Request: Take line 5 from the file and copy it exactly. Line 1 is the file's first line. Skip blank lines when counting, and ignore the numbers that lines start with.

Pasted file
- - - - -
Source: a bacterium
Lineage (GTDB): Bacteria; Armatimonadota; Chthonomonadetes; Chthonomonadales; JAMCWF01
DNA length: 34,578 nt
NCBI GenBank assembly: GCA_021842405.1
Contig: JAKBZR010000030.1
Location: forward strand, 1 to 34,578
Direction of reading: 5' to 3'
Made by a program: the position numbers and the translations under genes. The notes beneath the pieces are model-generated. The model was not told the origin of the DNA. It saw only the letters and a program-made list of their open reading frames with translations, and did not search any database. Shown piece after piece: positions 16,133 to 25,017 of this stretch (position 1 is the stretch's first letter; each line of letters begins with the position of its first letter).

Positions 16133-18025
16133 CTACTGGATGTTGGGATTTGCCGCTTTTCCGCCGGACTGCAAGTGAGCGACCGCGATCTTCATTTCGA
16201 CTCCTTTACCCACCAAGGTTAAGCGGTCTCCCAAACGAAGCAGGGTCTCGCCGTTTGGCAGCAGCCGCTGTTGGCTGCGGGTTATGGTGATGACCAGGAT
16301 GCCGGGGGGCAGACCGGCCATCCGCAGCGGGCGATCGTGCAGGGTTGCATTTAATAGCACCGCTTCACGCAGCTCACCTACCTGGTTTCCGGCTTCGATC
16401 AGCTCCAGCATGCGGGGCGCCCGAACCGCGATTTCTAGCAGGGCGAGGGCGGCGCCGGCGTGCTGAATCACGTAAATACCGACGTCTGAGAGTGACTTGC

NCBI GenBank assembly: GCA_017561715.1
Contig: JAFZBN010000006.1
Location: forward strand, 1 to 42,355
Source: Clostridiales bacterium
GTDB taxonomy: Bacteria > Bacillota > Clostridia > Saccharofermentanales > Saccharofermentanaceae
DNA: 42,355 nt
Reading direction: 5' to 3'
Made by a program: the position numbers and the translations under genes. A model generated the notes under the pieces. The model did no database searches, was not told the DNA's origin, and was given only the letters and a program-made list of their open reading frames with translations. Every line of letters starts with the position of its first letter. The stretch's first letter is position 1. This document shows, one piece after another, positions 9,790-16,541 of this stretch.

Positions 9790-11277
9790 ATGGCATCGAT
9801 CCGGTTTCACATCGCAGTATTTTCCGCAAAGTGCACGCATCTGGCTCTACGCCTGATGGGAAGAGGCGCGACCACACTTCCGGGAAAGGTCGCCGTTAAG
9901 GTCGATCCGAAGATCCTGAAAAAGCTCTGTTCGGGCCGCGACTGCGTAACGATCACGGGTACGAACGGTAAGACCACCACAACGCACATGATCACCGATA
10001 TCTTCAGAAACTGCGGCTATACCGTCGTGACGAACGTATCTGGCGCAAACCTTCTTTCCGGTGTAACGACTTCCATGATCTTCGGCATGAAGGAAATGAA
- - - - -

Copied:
Contig: JAKBZR010000030.1